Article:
Clicking that button tells the player chosen in the Load on menu to load the selected track. (The button will also be disabled, with an explanation next to it, if that player is currently playing a track.)

If the chosen player is currently stopped at the Cue point, the Play if Cued button will be enabled; pressing it tells that player to start playing. If the player is currently playing, the button will be labeled Stop and Cue, and clicking it will tell the player to stop and return to the Cue point, so it will be ready to start playing again.

Limitations in the Fader Start protocol, which is used to start and stop players, make it impossible to start a player that is stopped anywhere other than the current Cue point.

The easiest way to find a track—​if you know its title, artist, or album name—​is to use the Search interface. As soon as you click on the SEARCH section of a media entry, the search interface opens at the top of the window, and you can start typing. As you add to your search string, the results are narrowed down. Once you can see what you are looking for, you can expand and load it.

Load Track: Searching

If there are more than 25 results matching your search string, only the first 25 will be loaded and shown to begin with. You can use the Load button to load more, in larger and larger batches, although your best bet is probably to use a longer and more selective search string instead:

Load Track: Searching

My Settings window

Loading Player Settings

If you would like to apply a standard group of settings to a player, for example you always want to have DJs find your gear in a particular state when they are starting to mix, regardless of what the previous DJ may have adjusted, you can choose Network  Load Settings on Player to bring up the My Settings window.

This window displays all of the DJ preference settings that can be configured on a player over the network. (Not all players will necessarily support all of these features; consult the player and rekordbox manuals for details about them, although to be honest it took some experimenting for me to figure out what some of them meant).

Beat Link Trigger remembers the settings you have chosen as part of the Triggers window configuration, so they will persist between times you run the program.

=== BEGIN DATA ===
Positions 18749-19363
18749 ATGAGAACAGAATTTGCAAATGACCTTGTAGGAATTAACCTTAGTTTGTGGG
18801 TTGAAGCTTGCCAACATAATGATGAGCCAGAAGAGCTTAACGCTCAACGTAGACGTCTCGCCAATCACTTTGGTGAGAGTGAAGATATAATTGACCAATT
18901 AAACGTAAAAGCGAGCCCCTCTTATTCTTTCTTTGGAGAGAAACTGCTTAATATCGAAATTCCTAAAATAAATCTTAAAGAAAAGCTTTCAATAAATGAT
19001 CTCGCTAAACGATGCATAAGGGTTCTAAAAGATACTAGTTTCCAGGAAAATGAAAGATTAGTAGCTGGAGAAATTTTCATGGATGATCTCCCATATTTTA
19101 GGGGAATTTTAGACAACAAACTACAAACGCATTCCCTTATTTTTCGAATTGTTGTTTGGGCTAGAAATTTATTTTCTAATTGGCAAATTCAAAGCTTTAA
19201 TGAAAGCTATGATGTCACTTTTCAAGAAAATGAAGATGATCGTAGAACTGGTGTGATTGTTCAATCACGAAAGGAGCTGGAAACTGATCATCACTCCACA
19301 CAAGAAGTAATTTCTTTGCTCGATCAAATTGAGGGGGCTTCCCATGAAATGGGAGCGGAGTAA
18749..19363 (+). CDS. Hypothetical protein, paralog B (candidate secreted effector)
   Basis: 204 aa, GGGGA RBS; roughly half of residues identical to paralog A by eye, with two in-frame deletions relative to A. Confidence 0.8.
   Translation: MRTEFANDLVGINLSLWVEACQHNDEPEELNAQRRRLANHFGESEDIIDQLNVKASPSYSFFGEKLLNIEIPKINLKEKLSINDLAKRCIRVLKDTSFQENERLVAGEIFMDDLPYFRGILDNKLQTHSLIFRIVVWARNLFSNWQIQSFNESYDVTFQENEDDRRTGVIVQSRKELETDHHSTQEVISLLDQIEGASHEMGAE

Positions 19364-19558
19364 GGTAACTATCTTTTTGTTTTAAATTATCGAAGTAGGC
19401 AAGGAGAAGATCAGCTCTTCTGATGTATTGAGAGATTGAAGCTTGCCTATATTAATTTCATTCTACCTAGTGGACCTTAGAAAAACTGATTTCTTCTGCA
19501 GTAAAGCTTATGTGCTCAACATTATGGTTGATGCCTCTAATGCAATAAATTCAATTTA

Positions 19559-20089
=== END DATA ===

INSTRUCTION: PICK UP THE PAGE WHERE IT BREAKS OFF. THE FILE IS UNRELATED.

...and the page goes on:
Once you have the settings configured the way you want them, you can choose a currently-connected player in the Load on: menu, and click the Load button to tell it to load them. The player will instantly apply any of the settings that it understands.

Automatically Opening Player Status

If you always want the Player Status window to open when you launch Beat Link Trigger, add the following form to your Came Online Expression, and whenever Beat Link Trigger successfully connects to a DJ Link network, it will also try to open the Player Status Window. It does this the same way as when you choose Network  Show Player Status, so you will get all the necessary error dialogs and coaching if the environment isn’t correct to support the window:


Keeping Player Status Always Visible

Some users have expressed an interest in making the Player Status Window always be visible, no matter what window is active in their operating system. This can be arranged by creating a global variable entry with the key :player-status-always-on-top and the value true before showing the window. In other words, add the following form to your Global Setup Expression:

(swap! globals assoc :player-status-always-on-top true)

If the window was already open when you set up this entry, you can make it take effect by choosing Network  Show Player Status again.

Changing the Number of Columns used

Normally Beat Link Trigger tries to keep the Player Status window small, to accommodate the smaller and lower-resolution screens often found in Front-of-House lighting stations. It will use a single column if there are fewer than three players, two columns if there are fewer than five players, and three columns if there are five or six players (a full CDJ-3000 and DJM-V10 setup).

If you would like to change this, you can create a global variable entry with the key :player-status-columns before showing the window, which you can do in your Global Setup Expression.

If this value is an integer, the Player Status window will always use that many columns. So to fix the window at two columns wide, add the following form to your Global Setup Expression:

(swap! globals assoc :player-status-columns 2)

If you still want the window to adjust its columns based on how many players are found on the network, but want to use your own rules, you can set the value of :player-status-columns to a function. Beat Link Trigger will then call that function when it is setting up the Player Status window, and will pass it the number of players that are visible on the network. As long as the function returns an integer, BLT will use the value it returned as the number of columns in the window.

Here is an example of how you would implement the built-in logic that BLT already uses, but you can change it to use whatever logic you prefer:

(swap! globals assoc :player-status-columns
       (fn [num-players]
         (inc (quot (dec num-players) 2))))

This function decrements the number of players it was passed (subtracts one from it), then takes the integer quotient of dividing that by two, and finally increments that (adds one) and returns it as the number of columns to use. So the results are 1 column for 0, 1, or 2 players, 2 columns for 3 or 4 players, and 3 columns for 4 or 5 players.